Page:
This is another one where your mileage may vary—using straight apple cider vinegar on your face could lead to some really bad results or pretty decent ones. Sejal Shah, MD, a board-certified dermatologist told Women’s Health that “while there haven’t been any scientific studies specifically evaluating apple cider vinegar for acne, the acetic acid in apple cider vinegar has both antibacterial and keratolytic properties [able to remove skin lesions, like warts or calluses].”
The problem here is ACV can vary wildly in “strength” from brand to brand (and depending on how you dilute it) and Dr Tong says that “it may be too caustic” for the kind of at-home peels people are DIY-ing.
Homemade scrubs and masks
Brown sugar, oats, honey, salt, sugar, olive oil, coffee, coconut oil—the beginnings of a delicious cake and also the classic ingredients for more DIY scrubs and masks than you can shake a konjac sponge at.
While these are unlikely to help a huge amount with acne, Dr Tong has “mostly no objections to these, especially if it makes the patient feel good.” Thanks, Dr Tong. Unfortunately, some of these ingredients can cause breakouts or potentially excessive dryness to the skin.
Does everyone know that thing where you either cut open a gel painkiller capsule or crush up ibuprofen and make a paste with water to put on a spot? Well, in much the same way ingesting the painkiller would have an anti-inflammatory effect, putting it directly on a spot can be helpful for calming an angry spot down. However, Dr Tong notes that this effect will be temporary.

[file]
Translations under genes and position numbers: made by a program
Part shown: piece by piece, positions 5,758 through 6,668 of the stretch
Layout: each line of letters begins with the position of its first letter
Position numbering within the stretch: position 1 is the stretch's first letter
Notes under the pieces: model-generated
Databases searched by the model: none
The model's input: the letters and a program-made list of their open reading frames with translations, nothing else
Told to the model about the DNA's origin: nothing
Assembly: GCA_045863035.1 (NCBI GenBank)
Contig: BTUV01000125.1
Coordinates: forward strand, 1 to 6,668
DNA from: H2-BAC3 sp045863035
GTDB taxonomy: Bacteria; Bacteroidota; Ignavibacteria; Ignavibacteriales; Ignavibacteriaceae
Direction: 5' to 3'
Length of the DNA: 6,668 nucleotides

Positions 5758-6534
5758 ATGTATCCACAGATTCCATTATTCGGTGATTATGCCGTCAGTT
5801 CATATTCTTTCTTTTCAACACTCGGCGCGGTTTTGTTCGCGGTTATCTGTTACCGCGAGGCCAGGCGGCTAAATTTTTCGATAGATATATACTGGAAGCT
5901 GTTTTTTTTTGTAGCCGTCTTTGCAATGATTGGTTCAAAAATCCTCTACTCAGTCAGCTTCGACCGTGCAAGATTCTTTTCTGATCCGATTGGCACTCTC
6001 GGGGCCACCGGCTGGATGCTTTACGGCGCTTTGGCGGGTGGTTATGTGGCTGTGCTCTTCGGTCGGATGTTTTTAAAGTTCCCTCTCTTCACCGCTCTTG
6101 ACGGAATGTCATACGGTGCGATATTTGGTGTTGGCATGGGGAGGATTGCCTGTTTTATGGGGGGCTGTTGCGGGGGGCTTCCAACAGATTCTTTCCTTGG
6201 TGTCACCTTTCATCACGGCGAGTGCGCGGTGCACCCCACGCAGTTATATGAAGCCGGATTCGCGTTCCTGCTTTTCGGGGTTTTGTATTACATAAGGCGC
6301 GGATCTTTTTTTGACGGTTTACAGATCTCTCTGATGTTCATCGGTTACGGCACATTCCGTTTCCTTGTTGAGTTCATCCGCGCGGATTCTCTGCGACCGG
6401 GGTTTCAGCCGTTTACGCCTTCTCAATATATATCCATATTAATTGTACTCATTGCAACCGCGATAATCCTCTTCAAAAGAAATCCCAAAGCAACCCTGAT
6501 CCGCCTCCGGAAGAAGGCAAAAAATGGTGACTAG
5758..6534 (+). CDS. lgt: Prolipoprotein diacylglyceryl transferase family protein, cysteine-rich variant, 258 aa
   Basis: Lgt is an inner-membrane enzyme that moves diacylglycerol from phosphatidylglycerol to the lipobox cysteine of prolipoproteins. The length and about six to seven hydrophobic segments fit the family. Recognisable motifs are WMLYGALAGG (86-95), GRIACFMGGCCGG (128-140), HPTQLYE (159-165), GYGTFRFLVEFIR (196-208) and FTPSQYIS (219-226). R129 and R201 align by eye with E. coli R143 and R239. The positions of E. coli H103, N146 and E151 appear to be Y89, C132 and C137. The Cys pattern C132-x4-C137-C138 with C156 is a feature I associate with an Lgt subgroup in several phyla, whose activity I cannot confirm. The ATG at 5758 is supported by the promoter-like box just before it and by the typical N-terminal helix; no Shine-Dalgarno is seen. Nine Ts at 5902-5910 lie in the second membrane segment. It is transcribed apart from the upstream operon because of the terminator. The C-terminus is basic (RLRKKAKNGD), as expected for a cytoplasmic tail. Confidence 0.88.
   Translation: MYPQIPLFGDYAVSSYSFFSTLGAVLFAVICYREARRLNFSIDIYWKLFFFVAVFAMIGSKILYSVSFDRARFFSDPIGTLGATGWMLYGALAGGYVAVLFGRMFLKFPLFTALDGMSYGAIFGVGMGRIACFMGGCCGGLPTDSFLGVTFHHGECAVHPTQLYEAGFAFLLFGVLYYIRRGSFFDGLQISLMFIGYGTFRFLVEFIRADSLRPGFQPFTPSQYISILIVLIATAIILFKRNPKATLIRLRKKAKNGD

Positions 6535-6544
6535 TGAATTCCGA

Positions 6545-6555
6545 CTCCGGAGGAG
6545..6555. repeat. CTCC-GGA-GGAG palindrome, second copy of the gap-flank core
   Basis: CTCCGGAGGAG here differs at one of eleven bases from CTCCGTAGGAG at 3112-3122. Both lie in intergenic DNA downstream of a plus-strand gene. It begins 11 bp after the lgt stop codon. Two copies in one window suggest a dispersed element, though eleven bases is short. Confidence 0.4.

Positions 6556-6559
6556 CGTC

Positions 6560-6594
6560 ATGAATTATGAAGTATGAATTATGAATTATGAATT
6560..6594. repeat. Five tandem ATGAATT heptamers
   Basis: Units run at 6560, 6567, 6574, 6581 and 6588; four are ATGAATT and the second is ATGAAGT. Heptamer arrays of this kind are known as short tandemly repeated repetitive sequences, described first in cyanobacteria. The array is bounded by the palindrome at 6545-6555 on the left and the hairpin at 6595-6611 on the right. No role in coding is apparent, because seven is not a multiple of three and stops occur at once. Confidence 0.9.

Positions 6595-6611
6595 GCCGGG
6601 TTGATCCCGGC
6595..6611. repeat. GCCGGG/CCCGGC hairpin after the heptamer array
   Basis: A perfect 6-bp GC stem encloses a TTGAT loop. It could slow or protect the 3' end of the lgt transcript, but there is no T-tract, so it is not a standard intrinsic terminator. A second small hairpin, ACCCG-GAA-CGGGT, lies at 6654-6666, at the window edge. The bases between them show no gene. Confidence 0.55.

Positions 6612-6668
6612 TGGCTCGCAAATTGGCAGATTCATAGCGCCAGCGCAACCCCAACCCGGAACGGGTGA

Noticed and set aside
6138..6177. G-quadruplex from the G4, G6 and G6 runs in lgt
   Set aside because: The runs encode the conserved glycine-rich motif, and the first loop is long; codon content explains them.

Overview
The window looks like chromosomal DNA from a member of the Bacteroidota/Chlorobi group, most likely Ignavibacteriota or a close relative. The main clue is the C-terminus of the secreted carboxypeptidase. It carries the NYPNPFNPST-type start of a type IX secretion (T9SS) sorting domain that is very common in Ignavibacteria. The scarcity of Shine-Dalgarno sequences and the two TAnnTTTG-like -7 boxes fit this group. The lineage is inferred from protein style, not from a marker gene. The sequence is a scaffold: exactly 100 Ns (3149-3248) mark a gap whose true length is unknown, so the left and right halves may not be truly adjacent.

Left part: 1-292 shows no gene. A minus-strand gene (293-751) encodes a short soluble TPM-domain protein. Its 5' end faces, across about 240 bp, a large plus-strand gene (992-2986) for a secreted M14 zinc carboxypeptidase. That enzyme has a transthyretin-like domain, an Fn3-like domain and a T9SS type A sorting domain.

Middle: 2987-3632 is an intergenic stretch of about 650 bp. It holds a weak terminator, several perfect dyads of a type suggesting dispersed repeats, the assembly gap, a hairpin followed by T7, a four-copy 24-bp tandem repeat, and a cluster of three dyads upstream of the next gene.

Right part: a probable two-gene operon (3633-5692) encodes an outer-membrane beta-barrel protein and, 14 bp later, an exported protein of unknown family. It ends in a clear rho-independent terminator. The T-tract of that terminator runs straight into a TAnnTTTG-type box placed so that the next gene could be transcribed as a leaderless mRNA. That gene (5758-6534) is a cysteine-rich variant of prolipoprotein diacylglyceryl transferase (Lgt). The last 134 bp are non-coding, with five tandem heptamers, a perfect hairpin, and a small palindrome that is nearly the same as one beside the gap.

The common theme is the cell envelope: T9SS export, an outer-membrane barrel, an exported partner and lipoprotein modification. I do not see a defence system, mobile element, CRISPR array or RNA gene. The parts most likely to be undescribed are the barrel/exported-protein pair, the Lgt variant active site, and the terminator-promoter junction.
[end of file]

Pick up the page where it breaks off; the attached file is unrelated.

Aloe vera is another skin-friendly ingredient that, sure, you can slather on your face, but will it have any effect on acne? Aloe is known for its anti-inflammatory, antibacterial, and antioxidant properties and while Dr Tong says that it can improve marks such as hyperpigmentation, but there’s not very much evidence it works as an acne scar treatment.
If you’re reading this and you grew up with a mum slathering turmeric face masks on in the kitchen, your mum knows what’s up. Tumeric has antimicrobial, anti-inflammatory, antioxidant, and anti-tumour effects and applying it on the skin has shown benefits and even improvements to some skin diseases.
But specifically for acne? While there is some research that suggests curcumin (the main component of turmeric) might have some antimicrobial effects on acne causing bacteria, Dr Tong says it’s still too early for us to verify.
Delicious hot leaf juice: green tea can in fact do some good when you’re applying it to your skin (as well as drinking it). High in plant-based compounds called polyphenols, green tea has antioxidant, anti-inflammatory, and antibiotic properties. Dr Tong also notes there is also evidence that one of these polyphenols, epigallocatechin gallate (EGCG), can improve acne and oily skin—so yes, you can take my tea mug out of my warm, cosy hands.
Lead image via National Honey Board.